The newly refurbished Cardigan Market Hall will provide “long term sustainability for market traders”, and bring in new business after a near £3m makeover.

The historic Grade II listed building in the heart of Cardigan town centre has undergone significant restoration work to repair and update its facilities.

Works at the Market Hall - where costs spiralled from an initial estimate of around £1.8m - included major repairs to the roof and walls to address severe water incursion, installation of a heating system together with solar panels, and upgrading of the electrical system.

A completely new entrance block at the rear will improve access direct from the car park to both market floors and the High Street, and include a lift and public toilets.

Market stalls are also upgraded and renewed.

The strategic regeneration project has received support from the Transforming Towns Placemaking grant and the Building for the Future programme.

The Cabinet Secretary for Housing, Local Government and Planning, Julie James, recently visited the market.

She said: “With a focus on community facilities, improving visitor experience, making places more memorable and contributing to health and wellbeing, Cardigan Market Hall embodies what we are trying to achieve in our town centres across Wales.

“I am grateful for the opportunity to see firsthand how our Transforming Towns Placemaking programme has been utilised to support the transformation of the market hall and look forward to its opening in June.”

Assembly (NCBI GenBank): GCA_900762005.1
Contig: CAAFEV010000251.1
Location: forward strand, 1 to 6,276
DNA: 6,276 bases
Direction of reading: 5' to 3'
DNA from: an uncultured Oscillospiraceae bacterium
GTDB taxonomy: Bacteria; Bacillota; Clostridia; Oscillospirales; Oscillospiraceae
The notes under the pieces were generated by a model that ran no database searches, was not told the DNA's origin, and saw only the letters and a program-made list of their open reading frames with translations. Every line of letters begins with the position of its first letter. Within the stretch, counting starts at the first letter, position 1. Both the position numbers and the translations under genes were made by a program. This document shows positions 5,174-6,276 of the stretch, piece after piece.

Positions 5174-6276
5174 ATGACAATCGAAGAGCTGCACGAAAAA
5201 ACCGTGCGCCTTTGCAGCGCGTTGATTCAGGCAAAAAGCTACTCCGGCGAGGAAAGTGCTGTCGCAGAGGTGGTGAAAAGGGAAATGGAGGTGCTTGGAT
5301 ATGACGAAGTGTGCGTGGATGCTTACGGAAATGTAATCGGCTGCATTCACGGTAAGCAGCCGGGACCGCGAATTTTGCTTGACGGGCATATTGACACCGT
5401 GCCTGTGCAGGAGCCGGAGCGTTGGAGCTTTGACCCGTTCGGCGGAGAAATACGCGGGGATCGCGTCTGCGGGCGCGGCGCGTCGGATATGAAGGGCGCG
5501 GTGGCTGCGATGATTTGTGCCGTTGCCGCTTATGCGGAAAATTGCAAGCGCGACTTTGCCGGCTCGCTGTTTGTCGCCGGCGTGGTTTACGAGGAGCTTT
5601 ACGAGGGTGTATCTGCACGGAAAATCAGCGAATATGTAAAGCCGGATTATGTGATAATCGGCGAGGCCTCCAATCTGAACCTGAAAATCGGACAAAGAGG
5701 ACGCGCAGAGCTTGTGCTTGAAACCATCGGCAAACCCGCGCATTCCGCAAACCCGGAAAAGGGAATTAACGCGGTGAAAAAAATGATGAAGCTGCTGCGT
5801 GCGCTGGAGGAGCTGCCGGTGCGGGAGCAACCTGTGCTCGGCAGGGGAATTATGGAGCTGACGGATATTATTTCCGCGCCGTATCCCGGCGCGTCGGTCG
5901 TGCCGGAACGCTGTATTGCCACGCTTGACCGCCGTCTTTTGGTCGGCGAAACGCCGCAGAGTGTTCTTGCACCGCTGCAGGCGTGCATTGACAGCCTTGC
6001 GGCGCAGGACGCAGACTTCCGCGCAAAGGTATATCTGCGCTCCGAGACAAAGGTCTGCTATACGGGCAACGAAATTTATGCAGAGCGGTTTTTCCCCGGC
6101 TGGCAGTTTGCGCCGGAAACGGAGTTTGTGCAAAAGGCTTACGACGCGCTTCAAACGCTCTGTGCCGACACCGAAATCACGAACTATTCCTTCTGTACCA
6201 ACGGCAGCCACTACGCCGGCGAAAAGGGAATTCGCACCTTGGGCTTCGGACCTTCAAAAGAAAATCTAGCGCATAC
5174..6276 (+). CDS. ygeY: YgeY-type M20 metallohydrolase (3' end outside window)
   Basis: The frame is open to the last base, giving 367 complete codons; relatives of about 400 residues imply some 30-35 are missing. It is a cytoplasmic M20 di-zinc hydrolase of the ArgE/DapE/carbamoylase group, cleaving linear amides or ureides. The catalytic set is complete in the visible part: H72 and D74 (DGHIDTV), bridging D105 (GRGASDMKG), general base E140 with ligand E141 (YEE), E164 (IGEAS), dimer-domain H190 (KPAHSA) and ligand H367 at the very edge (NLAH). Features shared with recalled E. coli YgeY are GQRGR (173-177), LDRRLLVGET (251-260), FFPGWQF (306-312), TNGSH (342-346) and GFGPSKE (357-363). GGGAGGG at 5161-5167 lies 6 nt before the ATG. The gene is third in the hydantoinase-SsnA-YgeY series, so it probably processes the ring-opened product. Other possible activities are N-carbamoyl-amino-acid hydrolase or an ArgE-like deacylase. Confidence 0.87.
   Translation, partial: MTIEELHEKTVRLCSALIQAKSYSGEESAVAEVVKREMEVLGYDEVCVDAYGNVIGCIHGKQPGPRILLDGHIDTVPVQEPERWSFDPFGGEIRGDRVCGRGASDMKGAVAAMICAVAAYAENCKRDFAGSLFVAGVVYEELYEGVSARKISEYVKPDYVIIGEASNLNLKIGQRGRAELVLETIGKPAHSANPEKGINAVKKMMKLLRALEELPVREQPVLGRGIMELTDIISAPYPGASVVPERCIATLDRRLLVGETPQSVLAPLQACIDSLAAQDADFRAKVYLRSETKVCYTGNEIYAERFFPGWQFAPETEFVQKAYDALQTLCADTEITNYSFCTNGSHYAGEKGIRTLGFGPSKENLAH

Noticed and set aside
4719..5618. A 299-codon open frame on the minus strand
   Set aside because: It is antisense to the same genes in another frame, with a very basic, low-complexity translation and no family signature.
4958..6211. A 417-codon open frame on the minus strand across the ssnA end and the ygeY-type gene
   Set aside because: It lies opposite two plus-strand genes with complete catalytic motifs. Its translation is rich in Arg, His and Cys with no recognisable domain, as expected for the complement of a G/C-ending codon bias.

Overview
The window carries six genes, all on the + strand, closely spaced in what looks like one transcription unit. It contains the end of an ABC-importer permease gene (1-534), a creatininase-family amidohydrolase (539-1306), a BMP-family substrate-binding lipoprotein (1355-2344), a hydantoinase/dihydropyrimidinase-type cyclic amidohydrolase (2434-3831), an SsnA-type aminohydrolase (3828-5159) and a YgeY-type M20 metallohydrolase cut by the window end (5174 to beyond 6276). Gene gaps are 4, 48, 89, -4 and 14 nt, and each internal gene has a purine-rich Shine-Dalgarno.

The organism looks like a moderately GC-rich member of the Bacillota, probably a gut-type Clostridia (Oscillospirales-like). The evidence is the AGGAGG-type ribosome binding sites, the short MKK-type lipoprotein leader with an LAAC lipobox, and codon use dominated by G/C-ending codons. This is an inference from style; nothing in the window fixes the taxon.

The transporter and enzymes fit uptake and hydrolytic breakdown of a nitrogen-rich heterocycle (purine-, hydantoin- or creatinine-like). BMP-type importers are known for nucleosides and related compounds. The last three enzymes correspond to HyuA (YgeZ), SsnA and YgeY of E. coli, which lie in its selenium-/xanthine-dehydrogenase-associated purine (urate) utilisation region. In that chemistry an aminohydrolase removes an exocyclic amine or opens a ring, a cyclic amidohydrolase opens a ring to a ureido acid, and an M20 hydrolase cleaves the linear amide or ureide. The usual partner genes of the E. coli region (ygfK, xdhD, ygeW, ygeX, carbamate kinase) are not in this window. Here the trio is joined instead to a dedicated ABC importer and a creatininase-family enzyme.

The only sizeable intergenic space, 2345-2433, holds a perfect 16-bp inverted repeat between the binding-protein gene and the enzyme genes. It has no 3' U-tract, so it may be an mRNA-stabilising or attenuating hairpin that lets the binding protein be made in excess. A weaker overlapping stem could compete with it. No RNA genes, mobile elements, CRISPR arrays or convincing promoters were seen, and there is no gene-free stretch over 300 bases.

Councillor Clive Davies said: “This is one of the major projects in Cardigan that's been benefiting from Transforming Towns funding alongside capital investment from Ceredigion County Council.

“Heritage buildings can be quite costly to renovate, and without this support we wouldn’t be able to bring this facility back into use for the town.

“The market is a real jewel and will bring in new business and encourage the return of the existing business community we have in Cardigan.”

Within the renovated building, the story of the Market Hall’s heritage will also be told, highlighting the “unique architecture and rich social history of the building”.

The building has operated as a market since its opening in 1860.

The project, headed by Cardigan Building Preservation Trust, follows the Trust’s major restoration of the Guildhall, Corn Exchange and Courtyard a decade ago.

The Trust said the project will “restore and improve the whole building”, while “preserving its unique architectural heritage” and see the building “have true economic and social sustainability.”